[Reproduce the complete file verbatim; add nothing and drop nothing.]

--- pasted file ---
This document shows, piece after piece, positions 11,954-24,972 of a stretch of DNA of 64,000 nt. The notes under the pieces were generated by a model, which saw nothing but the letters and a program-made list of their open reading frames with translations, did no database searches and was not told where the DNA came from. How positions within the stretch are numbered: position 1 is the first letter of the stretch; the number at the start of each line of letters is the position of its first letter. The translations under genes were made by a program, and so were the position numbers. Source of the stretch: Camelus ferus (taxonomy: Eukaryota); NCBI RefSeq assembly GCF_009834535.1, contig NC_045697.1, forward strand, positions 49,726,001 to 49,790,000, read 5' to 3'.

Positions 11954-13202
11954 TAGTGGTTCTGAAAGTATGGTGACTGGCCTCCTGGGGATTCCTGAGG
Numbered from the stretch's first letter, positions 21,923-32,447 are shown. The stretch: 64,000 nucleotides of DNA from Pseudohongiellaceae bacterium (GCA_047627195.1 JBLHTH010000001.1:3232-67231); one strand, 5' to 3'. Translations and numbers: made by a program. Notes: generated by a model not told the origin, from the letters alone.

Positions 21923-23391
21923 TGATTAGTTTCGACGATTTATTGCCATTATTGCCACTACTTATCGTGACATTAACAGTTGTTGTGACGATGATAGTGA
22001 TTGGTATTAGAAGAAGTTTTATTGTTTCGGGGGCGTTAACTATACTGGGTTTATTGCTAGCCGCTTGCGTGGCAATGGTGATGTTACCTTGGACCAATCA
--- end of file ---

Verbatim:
This document shows, piece after piece, positions 11,954-24,972 of a stretch of DNA of 64,000 nt. The notes under the pieces were generated by a model, which saw nothing but the letters and a program-made list of their open reading frames with translations, did no database searches and was not told where the DNA came from. How positions within the stretch are numbered: position 1 is the first letter of the stretch; the number at the start of each line of letters is the position of its first letter. The translations under genes were made by a program, and so were the position numbers. Source of the stretch: Camelus ferus (taxonomy: Eukaryota); NCBI RefSeq assembly GCF_009834535.1, contig NC_045697.1, forward strand, positions 49,726,001 to 49,790,000, read 5' to 3'.

Positions 11954-13202
11954 TAGTGGTTCTGAAAGTATGGTGACTGGCCTCCTGGGGATTCCTGAGG
Numbered from the stretch's first letter, positions 21,923-32,447 are shown. The stretch: 64,000 nucleotides of DNA from Pseudohongiellaceae bacterium (GCA_047627195.1 JBLHTH010000001.1:3232-67231); one strand, 5' to 3'. Translations and numbers: made by a program. Notes: generated by a model not told the origin, from the letters alone.

Positions 21923-23391
21923 TGATTAGTTTCGACGATTTATTGCCATTATTGCCACTACTTATCGTGACATTAACAGTTGTTGTGACGATGATAGTGA
22001 TTGGTATTAGAAGAAGTTTTATTGTTTCGGGGGCGTTAACTATACTGGGTTTATTGCTAGCCGCTTGCGTGGCAATGGTGATGTTACCTTGGACCAATCA